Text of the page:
After months of debate, the Federal Election Commission unanimously approved the use of bitcoins for political contributions. The decision also allows political committees to purchase digital currency as an investment.
The decision came in the form of guidance to the Make Your Laws PAC and is not considered an official rule or regulation. However, the decision paves the way to the use of bitcoins by any federal political committee. The FEC is the latest federal agency to issue guidelines on the digital currency. The IRS recently said it would tax bitcoin as property, not currency.
Announced last Thursday, the decision does have some restrictions. Most importantly, no anonymous contributions will be allowed and committees accepting the digital currency must scrutinize the donations for legality. Election committees must also sell their bitcoins and convert them into U.S. dollars before they are deposited into an official campaign account.
The FEC advisory opinion also said that committees accepting bitcoin must report their value based on the exchange rate the day the contribution is made.
Jim Harper, global policy counsel of the industry’s Bitcoin Foundation, said the FEC’s move lends further legitimacy to the computer-generated currency:
“It’s another part of the growing body of regulation that establishes bitcoin as a co-equal part of the financial services system.”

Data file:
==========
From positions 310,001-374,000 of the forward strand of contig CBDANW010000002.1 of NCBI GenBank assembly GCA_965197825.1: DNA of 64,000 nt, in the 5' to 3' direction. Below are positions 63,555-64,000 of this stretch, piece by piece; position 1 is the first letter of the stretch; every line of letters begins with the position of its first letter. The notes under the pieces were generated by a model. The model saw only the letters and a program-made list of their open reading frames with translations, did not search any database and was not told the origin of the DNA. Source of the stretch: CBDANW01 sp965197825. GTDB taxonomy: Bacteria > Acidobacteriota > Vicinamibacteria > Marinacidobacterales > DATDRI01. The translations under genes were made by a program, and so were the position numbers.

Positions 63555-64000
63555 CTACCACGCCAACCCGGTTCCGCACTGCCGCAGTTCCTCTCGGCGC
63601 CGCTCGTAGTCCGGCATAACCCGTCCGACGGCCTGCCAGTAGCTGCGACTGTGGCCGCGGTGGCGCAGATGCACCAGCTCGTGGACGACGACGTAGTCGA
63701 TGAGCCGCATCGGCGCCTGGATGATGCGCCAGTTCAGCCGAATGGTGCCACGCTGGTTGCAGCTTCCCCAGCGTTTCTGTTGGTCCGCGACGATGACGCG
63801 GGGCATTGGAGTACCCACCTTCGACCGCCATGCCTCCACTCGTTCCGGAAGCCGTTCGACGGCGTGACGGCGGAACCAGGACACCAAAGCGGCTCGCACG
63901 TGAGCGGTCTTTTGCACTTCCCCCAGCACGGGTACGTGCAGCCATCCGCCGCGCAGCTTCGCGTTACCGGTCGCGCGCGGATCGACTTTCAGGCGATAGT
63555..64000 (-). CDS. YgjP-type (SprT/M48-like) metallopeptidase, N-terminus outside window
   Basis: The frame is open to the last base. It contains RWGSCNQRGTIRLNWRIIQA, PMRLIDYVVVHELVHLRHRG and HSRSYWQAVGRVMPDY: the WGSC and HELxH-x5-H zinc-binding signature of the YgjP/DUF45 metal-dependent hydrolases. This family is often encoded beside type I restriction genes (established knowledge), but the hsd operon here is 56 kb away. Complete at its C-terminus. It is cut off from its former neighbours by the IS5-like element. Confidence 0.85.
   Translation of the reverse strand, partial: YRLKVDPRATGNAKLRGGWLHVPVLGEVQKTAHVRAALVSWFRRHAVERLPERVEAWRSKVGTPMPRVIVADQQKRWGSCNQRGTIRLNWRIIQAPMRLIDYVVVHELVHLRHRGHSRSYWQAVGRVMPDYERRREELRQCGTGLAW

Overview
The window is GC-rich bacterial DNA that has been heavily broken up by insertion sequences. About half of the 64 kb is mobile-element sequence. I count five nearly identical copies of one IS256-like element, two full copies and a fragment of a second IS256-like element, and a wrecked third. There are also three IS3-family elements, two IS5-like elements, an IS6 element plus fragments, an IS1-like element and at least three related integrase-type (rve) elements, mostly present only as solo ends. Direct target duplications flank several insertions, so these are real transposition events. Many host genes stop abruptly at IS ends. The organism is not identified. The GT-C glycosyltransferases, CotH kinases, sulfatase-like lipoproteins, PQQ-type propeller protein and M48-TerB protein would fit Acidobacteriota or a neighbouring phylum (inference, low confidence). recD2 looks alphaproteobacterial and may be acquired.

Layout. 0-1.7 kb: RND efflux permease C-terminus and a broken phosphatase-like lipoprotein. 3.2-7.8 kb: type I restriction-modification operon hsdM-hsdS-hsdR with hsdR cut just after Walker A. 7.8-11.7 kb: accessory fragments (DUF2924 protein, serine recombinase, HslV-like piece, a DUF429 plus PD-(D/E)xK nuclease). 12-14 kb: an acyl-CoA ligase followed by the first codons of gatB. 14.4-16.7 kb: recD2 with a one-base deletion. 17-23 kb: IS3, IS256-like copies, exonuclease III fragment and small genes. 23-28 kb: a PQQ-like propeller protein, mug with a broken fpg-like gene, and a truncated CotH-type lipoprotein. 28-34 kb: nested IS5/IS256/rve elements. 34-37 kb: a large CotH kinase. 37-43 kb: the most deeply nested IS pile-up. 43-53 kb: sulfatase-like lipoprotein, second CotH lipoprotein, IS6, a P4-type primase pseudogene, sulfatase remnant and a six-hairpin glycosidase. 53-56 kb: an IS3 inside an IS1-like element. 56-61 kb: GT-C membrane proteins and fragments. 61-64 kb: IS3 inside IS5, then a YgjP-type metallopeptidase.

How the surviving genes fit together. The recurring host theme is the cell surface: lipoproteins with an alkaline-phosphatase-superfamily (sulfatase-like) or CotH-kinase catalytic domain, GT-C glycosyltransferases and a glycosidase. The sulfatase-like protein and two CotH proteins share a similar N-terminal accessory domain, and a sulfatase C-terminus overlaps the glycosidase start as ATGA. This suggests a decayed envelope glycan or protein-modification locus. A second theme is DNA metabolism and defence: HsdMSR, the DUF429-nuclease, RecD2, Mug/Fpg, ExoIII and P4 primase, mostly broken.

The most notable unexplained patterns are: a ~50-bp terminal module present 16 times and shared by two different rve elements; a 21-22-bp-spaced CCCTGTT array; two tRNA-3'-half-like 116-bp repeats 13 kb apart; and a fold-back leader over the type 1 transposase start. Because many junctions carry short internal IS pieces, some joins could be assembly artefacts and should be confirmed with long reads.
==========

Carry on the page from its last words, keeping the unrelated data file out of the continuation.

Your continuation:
FEC commissioners disagree on the limit of the donations. One of the primary concerns of some committee members is the possibility of digital currency being used to conceal political donors. The need for transparency was a common concern among all commission members.
The Make Your Laws PAC pledged to record the name, address, occupation, and employer of all bitcoin contributors. Normally, those details are only required of donors who give $200 or more to federal campaigns.
Democratic members of the commission have said donations should not exceed the current limit of $100 on cash contributions. Republican Commission Chairman Lee Goodman disagreed, saying digital currency contributions should have higher limits. Currently, the law limits individual contributions to $2,600 to a candidate per election and $5,000 to a political action committee. Individuals and corporations can give unlimited sums to super PACs.
It seems that the lack of a clear limit has some political donors ready to test the committee’s guidance. Conservative lawyer Dan Backer, who failed to persuade the FEC to accept bitcoin last year, is not waiting for the commission to set firm donation limits. Becker says he will start making donations larger than $100 to House and Senate candidates through BitPAC, a political action committee he founded.
Even before the commission announced its decision, the Libertarian Party began accepting bitcoin last year. According to Executive Director Wes Benedict, the party has collected $10,000 in bitcoin donations. Texas Republican Attorney General Greg Abbot announced last month he would accept digital currency for his gubernatorial campaign.
Another Texas Republican, Rep. Steve Stockman, accepted digital currency for his failed bid for the U.S. Senate. Colorado Democrat Jared Polis, a long time bitcoin supporter, announced immediately he would accept the digital currency.
Many political observers expect bitcoin donations to become common but slowly. Campaign committee officials working to elect House Democrats said they had no immediate plans to begin accepting bitcoin.
“You may not see a lot of establishment candidates in the parties” rushing to accept the currency just yet, noted Michael Toner, a Washington campaign-finance lawyer and a former FEC chairman.